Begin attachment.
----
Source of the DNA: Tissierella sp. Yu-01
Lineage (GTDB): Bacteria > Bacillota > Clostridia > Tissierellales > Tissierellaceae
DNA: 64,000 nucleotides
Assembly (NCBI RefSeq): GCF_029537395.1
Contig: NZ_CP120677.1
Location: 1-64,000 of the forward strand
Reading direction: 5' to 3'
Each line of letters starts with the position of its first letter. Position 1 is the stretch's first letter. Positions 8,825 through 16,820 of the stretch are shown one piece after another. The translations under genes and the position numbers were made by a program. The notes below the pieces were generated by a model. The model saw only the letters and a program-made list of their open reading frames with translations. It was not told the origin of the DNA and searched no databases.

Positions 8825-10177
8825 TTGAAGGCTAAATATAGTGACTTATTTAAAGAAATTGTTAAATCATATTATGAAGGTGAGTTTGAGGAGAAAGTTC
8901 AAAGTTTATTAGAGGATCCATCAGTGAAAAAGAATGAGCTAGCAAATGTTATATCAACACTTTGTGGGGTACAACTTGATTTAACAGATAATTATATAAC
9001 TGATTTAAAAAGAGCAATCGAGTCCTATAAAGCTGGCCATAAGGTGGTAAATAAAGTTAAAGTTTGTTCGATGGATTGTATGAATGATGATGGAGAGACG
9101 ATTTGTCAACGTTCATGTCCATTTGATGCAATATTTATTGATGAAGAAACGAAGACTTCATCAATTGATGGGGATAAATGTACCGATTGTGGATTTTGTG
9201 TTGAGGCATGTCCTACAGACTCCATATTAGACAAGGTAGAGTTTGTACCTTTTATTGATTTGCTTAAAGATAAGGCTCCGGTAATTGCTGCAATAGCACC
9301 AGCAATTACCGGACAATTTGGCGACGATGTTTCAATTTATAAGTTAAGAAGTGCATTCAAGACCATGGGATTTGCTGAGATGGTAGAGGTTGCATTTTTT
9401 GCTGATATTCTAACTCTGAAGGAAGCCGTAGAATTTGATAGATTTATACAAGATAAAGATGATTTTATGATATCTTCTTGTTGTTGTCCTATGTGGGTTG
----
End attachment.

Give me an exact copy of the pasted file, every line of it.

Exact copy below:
Source of the DNA: Tissierella sp. Yu-01
Lineage (GTDB): Bacteria > Bacillota > Clostridia > Tissierellales > Tissierellaceae
DNA: 64,000 nucleotides
Assembly (NCBI RefSeq): GCF_029537395.1
Contig: NZ_CP120677.1
Location: 1-64,000 of the forward strand
Reading direction: 5' to 3'
Each line of letters starts with the position of its first letter. Position 1 is the stretch's first letter. Positions 8,825 through 16,820 of the stretch are shown one piece after another. The translations under genes and the position numbers were made by a program. The notes below the pieces were generated by a model. The model saw only the letters and a program-made list of their open reading frames with translations. It was not told the origin of the DNA and searched no databases.

Positions 8825-10177
8825 TTGAAGGCTAAATATAGTGACTTATTTAAAGAAATTGTTAAATCATATTATGAAGGTGAGTTTGAGGAGAAAGTTC
8901 AAAGTTTATTAGAGGATCCATCAGTGAAAAAGAATGAGCTAGCAAATGTTATATCAACACTTTGTGGGGTACAACTTGATTTAACAGATAATTATATAAC
9001 TGATTTAAAAAGAGCAATCGAGTCCTATAAAGCTGGCCATAAGGTGGTAAATAAAGTTAAAGTTTGTTCGATGGATTGTATGAATGATGATGGAGAGACG
9101 ATTTGTCAACGTTCATGTCCATTTGATGCAATATTTATTGATGAAGAAACGAAGACTTCATCAATTGATGGGGATAAATGTACCGATTGTGGATTTTGTG
9201 TTGAGGCATGTCCTACAGACTCCATATTAGACAAGGTAGAGTTTGTACCTTTTATTGATTTGCTTAAAGATAAGGCTCCGGTAATTGCTGCAATAGCACC
9301 AGCAATTACCGGACAATTTGGCGACGATGTTTCAATTTATAAGTTAAGAAGTGCATTCAAGACCATGGGATTTGCTGAGATGGTAGAGGTTGCATTTTTT
9401 GCTGATATTCTAACTCTGAAGGAAGCCGTAGAATTTGATAGATTTATACAAGATAAAGATGATTTTATGATATCTTCTTGTTGTTGTCCTATGTGGGTTG